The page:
Simple Network Management Protocol is an application layer protocol defined by the Internet Architecture Board in RFC 1157. SNMP protocol is used to exchange management information between network devices. It is one of the most widely used protocols for network management. SNMP is part of Internet Engineering Task Force's Transmission Control Protocol/Internet Protocol (TCP/IP) suite.
Organizations use SNMP protocol to monitor and manage devices in a local area network (LAN) or wide area network (WAN). Most network devices on the market include SNMP agents. If not, network admins can install the agents on some devices.
What is SNMP Port & Port Numbers?
An SNMP port is an SNMP communication endpoint that identifies SNMP data transfers. SNMP uses both port 161 and port 162 for sending commands and messages. SNMP managers communicate with SNMP agents through designated SNMP ports. SNMP message transfers happen via the User Datagram Protocol (UDP). The Transport Layer Security (TLS) or Datagram Transport Layer Security (DTLS) protocols are sometimes used.
Here's a list of the port numbers that each protocol uses for specific processes:
|Request receipt by the agent||UDP||161|
|Manager's communication with the agent||UDP||161|
|Notification receipt by the manager||UDP||162|
|Agent's notification generation||UDP||Any available port|
Why do you need SNMP monitoring tools?
Network admins manage the devices in a network and allocate or release ports, interfaces, and more to ensure continuous uptime and bandwidth-hog-free network operations. Closely monitoring SNMP devices is a significant part of this. SNMP monitoring requires an admin to configure the SNMP agent to send the monitoring data to an SNMP manager. Since the network management tool takes care of monitoring, admins can focus on performing corrective measures.
Based on the insights provided by these tools, admins can track the availability and performance of SNMP network devices and pinpoint issues to maintain their network's health. The ideal SNMP monitoring tool monitors different versions of the protocol to help IT admins get a complete picture of their network environment. SNMP monitoring software also shows the captured data in intuitive formats, like dashboards and graphs.
SNMP monitoring tools are necessary to:
Automatically discover, monitor, and manage network devices.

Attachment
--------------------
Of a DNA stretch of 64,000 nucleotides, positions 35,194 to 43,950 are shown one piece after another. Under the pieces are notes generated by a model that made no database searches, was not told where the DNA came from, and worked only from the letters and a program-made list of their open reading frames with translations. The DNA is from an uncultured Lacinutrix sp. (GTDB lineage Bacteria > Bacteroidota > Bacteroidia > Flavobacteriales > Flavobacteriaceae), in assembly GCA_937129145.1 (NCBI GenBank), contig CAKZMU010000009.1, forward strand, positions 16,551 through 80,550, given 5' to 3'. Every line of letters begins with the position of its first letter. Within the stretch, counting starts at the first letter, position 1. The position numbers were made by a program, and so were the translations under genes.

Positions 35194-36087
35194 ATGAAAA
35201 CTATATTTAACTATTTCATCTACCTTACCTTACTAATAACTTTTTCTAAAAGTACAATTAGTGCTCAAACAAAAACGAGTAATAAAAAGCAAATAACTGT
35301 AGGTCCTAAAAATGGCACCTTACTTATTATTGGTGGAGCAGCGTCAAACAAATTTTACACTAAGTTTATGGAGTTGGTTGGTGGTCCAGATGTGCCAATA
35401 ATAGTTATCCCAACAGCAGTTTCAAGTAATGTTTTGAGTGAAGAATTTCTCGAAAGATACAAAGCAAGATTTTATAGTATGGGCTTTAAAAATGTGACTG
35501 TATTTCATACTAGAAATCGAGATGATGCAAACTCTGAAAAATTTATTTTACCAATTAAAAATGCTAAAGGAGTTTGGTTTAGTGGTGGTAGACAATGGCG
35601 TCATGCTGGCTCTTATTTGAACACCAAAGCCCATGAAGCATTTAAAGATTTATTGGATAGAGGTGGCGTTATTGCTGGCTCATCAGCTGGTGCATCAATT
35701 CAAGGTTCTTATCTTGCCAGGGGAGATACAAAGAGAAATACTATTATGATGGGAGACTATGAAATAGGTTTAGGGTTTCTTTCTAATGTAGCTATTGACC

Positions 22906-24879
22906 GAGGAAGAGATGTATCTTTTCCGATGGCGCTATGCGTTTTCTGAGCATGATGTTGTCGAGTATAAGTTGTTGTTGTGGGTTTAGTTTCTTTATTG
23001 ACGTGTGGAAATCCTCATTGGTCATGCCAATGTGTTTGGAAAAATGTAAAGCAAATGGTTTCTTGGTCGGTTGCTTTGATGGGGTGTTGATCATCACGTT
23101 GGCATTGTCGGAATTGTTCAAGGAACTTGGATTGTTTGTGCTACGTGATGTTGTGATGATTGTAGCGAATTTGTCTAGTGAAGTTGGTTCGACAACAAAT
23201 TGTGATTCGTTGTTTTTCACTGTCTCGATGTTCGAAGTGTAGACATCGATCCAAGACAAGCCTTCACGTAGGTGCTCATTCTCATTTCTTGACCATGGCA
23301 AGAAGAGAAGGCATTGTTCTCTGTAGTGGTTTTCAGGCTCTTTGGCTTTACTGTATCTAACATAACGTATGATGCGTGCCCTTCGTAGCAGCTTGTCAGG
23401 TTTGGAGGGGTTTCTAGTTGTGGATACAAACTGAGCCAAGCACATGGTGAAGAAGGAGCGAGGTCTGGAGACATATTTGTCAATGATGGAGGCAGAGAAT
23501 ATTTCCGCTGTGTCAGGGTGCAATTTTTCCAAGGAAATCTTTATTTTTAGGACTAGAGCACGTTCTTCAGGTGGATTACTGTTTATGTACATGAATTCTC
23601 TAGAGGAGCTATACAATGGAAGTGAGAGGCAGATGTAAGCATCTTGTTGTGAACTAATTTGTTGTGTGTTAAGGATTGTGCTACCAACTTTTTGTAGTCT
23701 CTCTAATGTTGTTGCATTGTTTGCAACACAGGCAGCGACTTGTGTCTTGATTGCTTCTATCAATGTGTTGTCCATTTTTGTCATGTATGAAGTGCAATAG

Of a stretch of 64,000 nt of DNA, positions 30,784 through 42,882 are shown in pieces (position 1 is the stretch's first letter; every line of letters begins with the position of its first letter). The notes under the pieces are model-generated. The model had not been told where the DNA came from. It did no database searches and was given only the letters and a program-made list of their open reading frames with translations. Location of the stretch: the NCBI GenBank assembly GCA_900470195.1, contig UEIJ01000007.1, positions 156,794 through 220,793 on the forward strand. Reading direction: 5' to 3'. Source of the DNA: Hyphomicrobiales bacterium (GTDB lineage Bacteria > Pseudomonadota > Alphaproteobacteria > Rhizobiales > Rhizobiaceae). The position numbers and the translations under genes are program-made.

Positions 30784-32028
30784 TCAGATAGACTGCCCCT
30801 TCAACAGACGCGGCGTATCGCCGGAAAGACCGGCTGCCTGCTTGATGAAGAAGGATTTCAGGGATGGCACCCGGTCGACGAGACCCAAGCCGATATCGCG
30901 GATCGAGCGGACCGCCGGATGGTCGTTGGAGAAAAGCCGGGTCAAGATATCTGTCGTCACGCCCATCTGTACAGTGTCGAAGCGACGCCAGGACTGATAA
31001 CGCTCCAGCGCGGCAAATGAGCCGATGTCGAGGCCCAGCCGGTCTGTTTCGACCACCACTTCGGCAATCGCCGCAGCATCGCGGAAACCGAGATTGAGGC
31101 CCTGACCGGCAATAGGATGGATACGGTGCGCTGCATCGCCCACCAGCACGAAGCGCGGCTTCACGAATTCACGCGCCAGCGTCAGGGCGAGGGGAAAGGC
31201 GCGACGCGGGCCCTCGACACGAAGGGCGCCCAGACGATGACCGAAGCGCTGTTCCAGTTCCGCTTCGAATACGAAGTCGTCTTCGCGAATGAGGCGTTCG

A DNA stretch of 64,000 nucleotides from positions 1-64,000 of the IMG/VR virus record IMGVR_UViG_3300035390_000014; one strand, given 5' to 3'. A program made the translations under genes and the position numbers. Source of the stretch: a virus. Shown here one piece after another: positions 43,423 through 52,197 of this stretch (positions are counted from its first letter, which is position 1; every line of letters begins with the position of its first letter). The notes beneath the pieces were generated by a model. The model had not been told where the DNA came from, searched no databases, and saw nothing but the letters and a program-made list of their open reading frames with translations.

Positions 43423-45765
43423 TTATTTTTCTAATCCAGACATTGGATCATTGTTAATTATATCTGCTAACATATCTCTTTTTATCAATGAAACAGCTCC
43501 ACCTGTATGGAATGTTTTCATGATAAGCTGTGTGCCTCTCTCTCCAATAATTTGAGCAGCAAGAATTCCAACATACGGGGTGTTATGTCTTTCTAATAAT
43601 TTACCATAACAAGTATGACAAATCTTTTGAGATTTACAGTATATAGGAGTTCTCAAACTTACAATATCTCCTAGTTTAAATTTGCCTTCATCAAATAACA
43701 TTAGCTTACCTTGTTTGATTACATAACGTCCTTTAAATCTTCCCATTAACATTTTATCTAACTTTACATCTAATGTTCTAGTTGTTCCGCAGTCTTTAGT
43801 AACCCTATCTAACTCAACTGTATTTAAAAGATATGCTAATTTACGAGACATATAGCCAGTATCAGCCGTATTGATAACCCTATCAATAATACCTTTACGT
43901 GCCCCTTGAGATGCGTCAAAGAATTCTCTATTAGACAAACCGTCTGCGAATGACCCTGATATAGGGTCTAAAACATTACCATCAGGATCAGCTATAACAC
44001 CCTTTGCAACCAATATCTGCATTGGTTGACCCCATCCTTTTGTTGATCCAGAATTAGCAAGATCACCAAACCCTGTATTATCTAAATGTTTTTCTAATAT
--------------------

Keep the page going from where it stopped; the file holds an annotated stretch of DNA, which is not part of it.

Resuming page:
Monitor key performance metrics at the device and interface levels.
Obtain complete, granular visibility into network device performance.
Configure threshold limits and generate alerts in case of anomalies.
How SNMP works?
SNMP works by sending protocol data units, also known as SNMP GET requests, to network devices that respond to SNMP. All these communications are tracked, and network monitoring tools use GET requests to fetch data from SNMP. Traffic flows into your network from different sources. Simple Network Management Protocol communicates with the whole network and the devices in it.
As mentioned earlier, SNMP is preconfigured on devices, and once the protocol is enabled, the devices will store their performance stats. Each network server will have multiple management information base (MIB) files. The device MIB files are queried to fetch the monitoring data. The working of SNMP revolves around its components, with each component contributing to the management of resources.
What are the components of Simple Network Management Protocol (SNMP)?
SNMP components consist of an SNMP manager, managed devices with an SNMP agent, and SNMP MIBs that contain SNMP OIDs.
The SNMP manager is the central system used to monitor the SNMP network.Also known as a network management station (NMS), an SNMP manager is responsible for communicating with the network devices that have an SNMP agent implemented. It runs on a host within the network. The SNMP manager queries the agents, gets responses, sets variables, and acknowledges events from the agents.
A managed device is an SNMP-enabled network entity that is managed by the SNMP manager. These are usually routers, switches, printers, or wireless devices.